swissinfo.ch: When one talks of climate migration, one automatically thinks of
the poorest countries. A justified association?
E.P.: Poor countries have greater difficulty, for technical and political
reasons, coping with the challenges created by climate change. But our most
recent study revealed, slightly surprisingly, that migration also concerns the
In terms of the population, it’s these countries that are really in the front
line. Just think of China and the millions of people who live along the coast.
Furthermore, a few catastrophes – either sudden or sustained – together with
changes in economic activity could generate significant movements in Europe and
North America, as we saw with Hurricane Katrina in 2005.
I want to emphasise a crucial aspect. We have established that the zones
under greatest threat, for example from rising water levels, are also those
which are booming demographically. Despite their vulnerability, coastal
cities in China and Africa continue to attract more and more people. It’s a
paradoxical and potentially explosive situation.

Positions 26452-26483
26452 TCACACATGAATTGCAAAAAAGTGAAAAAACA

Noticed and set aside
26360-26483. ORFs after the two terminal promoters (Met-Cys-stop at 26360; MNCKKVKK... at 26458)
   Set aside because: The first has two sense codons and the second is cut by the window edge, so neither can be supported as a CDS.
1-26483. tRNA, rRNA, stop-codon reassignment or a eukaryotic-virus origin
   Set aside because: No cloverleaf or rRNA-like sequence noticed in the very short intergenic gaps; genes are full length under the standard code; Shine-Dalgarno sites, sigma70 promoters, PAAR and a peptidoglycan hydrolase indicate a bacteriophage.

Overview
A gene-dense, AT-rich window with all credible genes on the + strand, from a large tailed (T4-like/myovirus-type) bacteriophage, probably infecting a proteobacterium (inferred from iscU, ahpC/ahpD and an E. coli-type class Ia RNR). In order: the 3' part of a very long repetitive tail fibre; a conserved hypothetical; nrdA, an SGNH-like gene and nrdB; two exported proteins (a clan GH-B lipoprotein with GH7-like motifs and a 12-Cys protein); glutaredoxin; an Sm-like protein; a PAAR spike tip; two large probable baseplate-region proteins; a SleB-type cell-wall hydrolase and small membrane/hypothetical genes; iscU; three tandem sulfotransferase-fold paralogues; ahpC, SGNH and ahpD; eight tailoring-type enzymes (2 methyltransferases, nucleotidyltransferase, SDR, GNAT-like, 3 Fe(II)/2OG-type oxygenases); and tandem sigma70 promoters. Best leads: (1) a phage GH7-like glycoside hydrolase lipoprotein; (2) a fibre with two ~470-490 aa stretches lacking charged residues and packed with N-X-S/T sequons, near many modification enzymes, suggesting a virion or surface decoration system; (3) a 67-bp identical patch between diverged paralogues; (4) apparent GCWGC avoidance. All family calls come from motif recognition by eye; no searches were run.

The migrants are often aware of the danger, but they have different time
frames. Their strategy is to survive and feed their families today. They
don’t consider the risk that, tomorrow, the waterway on which they have
settled could flood because of a hurricane.
swissinfo.ch: And Switzerland? According to one study, entire alpine valleys
risk becoming uninhabitable because of melting permafrost and landslides.
In 2012, natural disasters forced 32.4 million
people to leave their homes.
98% of these displacements were caused by climate
and meteorological events such as floods, storms
The most affected countries were China, India, Pakistan, the
Philippines and Nigeria.
In northeastern India alone, repeated floods during the monsoon
season caused 6.9 million evacuees (almost the entire population
In the United States, almost 800,000 people had to flee from
(Source: “Global Estimates 2012”, a
report by the
Norwegian Refugee Council’s Internal Displacement Monitoring
E.P.: Switzerland, like other developed countries, is not sheltered from the
economic and social consequences of climate change. In any event the country
will not be confronted with waves of climate migrants.
Some alpine valleys are very vulnerable and could become uninhabitable. But
we’re talking of a few hundred people. Sure, for the people who live there
it’s dramatic, but we have to put things in perspective: we can’t compare
the situation in Switzerland with that of a province in Bangladesh where 95%